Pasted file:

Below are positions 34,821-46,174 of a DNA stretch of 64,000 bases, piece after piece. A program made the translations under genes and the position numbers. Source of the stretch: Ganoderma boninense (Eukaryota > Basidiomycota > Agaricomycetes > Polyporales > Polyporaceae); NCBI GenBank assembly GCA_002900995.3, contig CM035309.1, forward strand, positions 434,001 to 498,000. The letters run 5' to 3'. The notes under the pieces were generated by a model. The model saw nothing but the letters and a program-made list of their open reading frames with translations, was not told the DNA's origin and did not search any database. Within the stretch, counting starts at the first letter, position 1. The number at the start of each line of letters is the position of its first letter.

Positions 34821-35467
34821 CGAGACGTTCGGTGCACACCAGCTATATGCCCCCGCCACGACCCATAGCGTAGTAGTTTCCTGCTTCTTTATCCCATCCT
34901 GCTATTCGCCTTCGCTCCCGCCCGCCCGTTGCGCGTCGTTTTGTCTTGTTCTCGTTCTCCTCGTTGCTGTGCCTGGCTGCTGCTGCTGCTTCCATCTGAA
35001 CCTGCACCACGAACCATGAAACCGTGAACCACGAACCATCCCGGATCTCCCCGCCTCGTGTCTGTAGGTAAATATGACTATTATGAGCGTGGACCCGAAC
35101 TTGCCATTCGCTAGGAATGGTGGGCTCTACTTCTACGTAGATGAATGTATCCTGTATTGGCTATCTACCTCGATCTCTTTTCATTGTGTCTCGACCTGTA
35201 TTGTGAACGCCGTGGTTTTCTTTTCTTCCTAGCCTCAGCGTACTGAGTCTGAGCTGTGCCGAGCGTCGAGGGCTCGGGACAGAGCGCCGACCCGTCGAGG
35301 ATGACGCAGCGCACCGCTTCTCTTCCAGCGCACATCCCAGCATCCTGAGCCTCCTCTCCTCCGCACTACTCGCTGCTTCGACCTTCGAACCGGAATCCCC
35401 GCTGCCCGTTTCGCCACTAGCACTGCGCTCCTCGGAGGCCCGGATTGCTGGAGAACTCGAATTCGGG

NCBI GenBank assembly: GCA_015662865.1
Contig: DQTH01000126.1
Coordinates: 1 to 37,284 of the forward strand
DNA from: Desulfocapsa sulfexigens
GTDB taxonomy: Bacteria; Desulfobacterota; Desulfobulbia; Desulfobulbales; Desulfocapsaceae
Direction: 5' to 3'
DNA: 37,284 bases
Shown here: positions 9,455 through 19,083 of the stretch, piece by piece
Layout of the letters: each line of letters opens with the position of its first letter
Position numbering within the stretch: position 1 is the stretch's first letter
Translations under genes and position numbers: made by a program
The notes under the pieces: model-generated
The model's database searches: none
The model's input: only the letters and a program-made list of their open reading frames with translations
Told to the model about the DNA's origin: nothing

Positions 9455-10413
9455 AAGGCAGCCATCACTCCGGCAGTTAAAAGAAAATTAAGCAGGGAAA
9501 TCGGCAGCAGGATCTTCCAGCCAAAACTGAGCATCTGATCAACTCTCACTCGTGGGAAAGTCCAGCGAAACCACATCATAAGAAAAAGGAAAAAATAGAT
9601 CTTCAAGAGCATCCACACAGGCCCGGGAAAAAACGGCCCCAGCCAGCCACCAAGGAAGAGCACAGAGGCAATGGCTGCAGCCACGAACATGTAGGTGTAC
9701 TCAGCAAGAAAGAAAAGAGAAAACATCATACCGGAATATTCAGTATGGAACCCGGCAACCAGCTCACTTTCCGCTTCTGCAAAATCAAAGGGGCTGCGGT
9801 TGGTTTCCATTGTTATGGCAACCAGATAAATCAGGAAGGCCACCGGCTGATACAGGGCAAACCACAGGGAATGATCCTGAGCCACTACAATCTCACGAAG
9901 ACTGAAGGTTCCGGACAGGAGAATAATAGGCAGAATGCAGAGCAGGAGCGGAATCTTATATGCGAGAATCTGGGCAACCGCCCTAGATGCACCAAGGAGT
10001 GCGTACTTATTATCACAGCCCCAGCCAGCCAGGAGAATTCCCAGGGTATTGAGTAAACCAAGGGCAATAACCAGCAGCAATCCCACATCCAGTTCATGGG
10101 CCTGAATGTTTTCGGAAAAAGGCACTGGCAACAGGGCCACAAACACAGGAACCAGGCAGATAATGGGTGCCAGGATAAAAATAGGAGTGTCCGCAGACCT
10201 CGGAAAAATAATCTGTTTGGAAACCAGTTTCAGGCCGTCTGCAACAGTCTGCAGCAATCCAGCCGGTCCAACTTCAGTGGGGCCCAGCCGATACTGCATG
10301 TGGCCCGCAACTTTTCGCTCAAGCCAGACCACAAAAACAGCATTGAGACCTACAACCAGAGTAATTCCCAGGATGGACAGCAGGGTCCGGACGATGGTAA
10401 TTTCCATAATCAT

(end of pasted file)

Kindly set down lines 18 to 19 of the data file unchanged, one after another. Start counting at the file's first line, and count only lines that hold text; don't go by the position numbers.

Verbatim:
Layout of the letters: each line of letters opens with the position of its first letter
Position numbering within the stretch: position 1 is the stretch's first letter